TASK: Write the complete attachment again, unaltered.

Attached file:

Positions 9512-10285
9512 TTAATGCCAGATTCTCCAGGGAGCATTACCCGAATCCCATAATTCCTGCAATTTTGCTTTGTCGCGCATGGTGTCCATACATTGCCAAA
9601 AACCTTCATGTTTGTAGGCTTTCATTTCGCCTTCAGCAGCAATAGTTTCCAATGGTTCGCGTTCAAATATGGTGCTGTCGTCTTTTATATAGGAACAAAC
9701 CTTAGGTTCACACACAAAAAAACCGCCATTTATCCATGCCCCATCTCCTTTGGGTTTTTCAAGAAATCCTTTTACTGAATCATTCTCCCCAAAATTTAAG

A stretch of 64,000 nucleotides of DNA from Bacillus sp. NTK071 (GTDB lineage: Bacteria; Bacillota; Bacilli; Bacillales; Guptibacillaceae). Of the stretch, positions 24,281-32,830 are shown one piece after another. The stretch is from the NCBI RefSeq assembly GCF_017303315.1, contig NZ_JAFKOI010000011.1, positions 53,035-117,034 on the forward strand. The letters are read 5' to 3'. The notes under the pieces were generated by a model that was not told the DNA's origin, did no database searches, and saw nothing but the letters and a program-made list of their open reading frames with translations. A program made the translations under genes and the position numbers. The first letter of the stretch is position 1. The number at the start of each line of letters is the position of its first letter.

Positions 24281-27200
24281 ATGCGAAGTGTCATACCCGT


Positions 9512-10285
9512 TTAATGCCAGATTCTCCAGGGAGCATTACCCGAATCCCATAATTCCTGCAATTTTGCTTTGTCGCGCATGGTGTCCATACATTGCCAAA
9601 AACCTTCATGTTTGTAGGCTTTCATTTCGCCTTCAGCAGCAATAGTTTCCAATGGTTCGCGTTCAAATATGGTGCTGTCGTCTTTTATATAGGAACAAAC
9701 CTTAGGTTCACACACAAAAAAACCGCCATTTATCCATGCCCCATCTCCTTTGGGTTTTTCAAGAAATCCTTTTACTGAATCATTCTCCCCAAAATTTAAG

A stretch of 64,000 nucleotides of DNA from Bacillus sp. NTK071 (GTDB lineage: Bacteria; Bacillota; Bacilli; Bacillales; Guptibacillaceae). Of the stretch, positions 24,281-32,830 are shown one piece after another. The stretch is from the NCBI RefSeq assembly GCF_017303315.1, contig NZ_JAFKOI010000011.1, positions 53,035-117,034 on the forward strand. The letters are read 5' to 3'. The notes under the pieces were generated by a model that was not told the DNA's origin, did no database searches, and saw nothing but the letters and a program-made list of their open reading frames with translations. A program made the translations under genes and the position numbers. The first letter of the stretch is position 1. The number at the start of each line of letters is the position of its first letter.

Positions 24281-27200
24281 ATGCGAAGTGTCATACCCGT